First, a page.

Kentucky Senate President Robert Stivers, who will preside over the conference in wrapping up his year as its chair, said the 70th annual event is estimated to impact Lexington’s economy by more than $5 million.
It is designed, he said, to allow Southern legislators to share information and find solutions to the challenges in the region.
The last time the Southern Legislative Conference was held in Kentucky was in 2006 in Louisville. Founded in 1947, the SLC operates under The Council of State Governments and comprises the states of Alabama, Arkansas, Florida, Georgia, Kentucky, Louisiana, Mississippi, Missouri, North Carolina, Oklahoma, South Carolina, Tennessee, Texas, Virginia and West Virginia.
Stivers, a Republican from Manchester, said state expense for the conference will be minimal, for items like security. He said Kentucky House Speaker Greg Stumbo, D-Prestonsburg, and he have raised more than $1 million through private contributions to fund the conference.
About 1,200 to 1,400 people are expected to attend. The main events at the Lexington conference will be held in the Civic Center.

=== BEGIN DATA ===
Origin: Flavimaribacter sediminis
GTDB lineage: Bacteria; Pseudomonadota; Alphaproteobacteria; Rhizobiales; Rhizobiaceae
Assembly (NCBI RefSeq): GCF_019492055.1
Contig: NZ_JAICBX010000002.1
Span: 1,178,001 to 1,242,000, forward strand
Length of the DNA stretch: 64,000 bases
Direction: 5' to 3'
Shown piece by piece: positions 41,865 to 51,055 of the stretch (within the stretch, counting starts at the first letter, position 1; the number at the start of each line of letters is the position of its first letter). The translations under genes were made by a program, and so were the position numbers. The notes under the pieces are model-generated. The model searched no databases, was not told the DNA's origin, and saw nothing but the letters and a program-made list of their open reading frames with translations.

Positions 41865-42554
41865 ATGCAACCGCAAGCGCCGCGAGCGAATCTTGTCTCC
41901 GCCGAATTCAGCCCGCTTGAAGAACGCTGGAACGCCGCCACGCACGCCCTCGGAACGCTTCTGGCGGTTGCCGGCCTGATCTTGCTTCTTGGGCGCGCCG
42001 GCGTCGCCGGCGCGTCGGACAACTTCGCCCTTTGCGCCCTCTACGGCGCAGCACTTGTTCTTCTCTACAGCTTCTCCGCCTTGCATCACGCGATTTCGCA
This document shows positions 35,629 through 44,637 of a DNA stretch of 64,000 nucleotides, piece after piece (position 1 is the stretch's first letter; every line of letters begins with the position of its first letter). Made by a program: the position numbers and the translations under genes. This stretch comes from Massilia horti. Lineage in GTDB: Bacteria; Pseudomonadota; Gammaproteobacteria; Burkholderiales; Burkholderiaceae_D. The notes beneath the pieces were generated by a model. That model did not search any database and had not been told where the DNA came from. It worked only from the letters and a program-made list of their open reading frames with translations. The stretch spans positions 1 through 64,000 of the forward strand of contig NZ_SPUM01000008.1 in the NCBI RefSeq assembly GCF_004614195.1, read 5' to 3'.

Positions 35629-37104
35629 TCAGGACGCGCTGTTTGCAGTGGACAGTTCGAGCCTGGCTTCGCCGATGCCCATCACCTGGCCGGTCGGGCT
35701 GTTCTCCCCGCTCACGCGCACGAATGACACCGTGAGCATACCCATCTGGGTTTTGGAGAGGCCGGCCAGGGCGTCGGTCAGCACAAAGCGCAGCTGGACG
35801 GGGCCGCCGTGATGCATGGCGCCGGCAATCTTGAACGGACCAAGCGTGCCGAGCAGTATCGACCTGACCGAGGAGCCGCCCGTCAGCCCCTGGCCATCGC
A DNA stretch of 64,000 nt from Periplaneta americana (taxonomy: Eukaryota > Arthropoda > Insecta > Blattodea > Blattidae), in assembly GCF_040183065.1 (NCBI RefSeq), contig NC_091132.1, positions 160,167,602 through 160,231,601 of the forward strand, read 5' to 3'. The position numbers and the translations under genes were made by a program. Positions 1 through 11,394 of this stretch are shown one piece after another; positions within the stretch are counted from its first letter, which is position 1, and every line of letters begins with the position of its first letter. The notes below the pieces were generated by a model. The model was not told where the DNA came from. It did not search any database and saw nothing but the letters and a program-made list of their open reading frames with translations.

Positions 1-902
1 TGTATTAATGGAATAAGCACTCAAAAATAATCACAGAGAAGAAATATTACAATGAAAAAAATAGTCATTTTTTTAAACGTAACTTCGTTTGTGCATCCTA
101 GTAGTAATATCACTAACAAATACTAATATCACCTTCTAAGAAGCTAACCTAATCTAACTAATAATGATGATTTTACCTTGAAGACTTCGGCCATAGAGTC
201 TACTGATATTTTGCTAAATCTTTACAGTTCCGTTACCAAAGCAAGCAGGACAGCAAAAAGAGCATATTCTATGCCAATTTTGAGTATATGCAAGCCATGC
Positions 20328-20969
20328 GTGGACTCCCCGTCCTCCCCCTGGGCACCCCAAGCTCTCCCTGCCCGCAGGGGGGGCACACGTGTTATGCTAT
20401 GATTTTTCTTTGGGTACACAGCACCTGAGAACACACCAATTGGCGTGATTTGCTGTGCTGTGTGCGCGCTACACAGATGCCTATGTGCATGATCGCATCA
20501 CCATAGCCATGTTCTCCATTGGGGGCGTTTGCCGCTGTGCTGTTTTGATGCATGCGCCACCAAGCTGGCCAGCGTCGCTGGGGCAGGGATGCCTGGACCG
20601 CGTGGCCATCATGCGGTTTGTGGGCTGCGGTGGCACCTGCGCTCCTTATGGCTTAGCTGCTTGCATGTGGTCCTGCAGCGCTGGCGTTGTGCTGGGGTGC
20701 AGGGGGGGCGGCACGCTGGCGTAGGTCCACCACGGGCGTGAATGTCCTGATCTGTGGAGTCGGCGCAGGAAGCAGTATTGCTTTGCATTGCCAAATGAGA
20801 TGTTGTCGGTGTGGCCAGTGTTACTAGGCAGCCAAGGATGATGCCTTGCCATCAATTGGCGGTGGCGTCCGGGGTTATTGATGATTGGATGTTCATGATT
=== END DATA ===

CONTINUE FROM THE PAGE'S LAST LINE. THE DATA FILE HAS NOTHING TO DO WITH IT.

They include sessions on topics like agriculture, education, health care, justice reform, transportation and energy.
Calipari is scheduled to speak to the group on July 11. Stivers said it’s always good for the conference to feature “an inspirational, entertaining speaker from the host state.”
Matalin and Carville are to speak July 12. Matalin is a conservative voice, a former assistant to President George W. Bush and counselor to Vice President Dick Cheney. She changed her party registration in May from Republican to Libertarian. Carville is a liberal who has worked for the campaigns of President Bill Clinton and the late Kentucky Gov. Wallace Wilkinson. Matalin and Carville have been married since 1993.
Besides the work sessions, the conferees will be able to do some sight-seeing in Central Kentucky. Their agenda include visits to Keeneland, the Kentucky Horse Park, distilleries, horse farms and a technical tour to the Kentucky Center for Applied Research.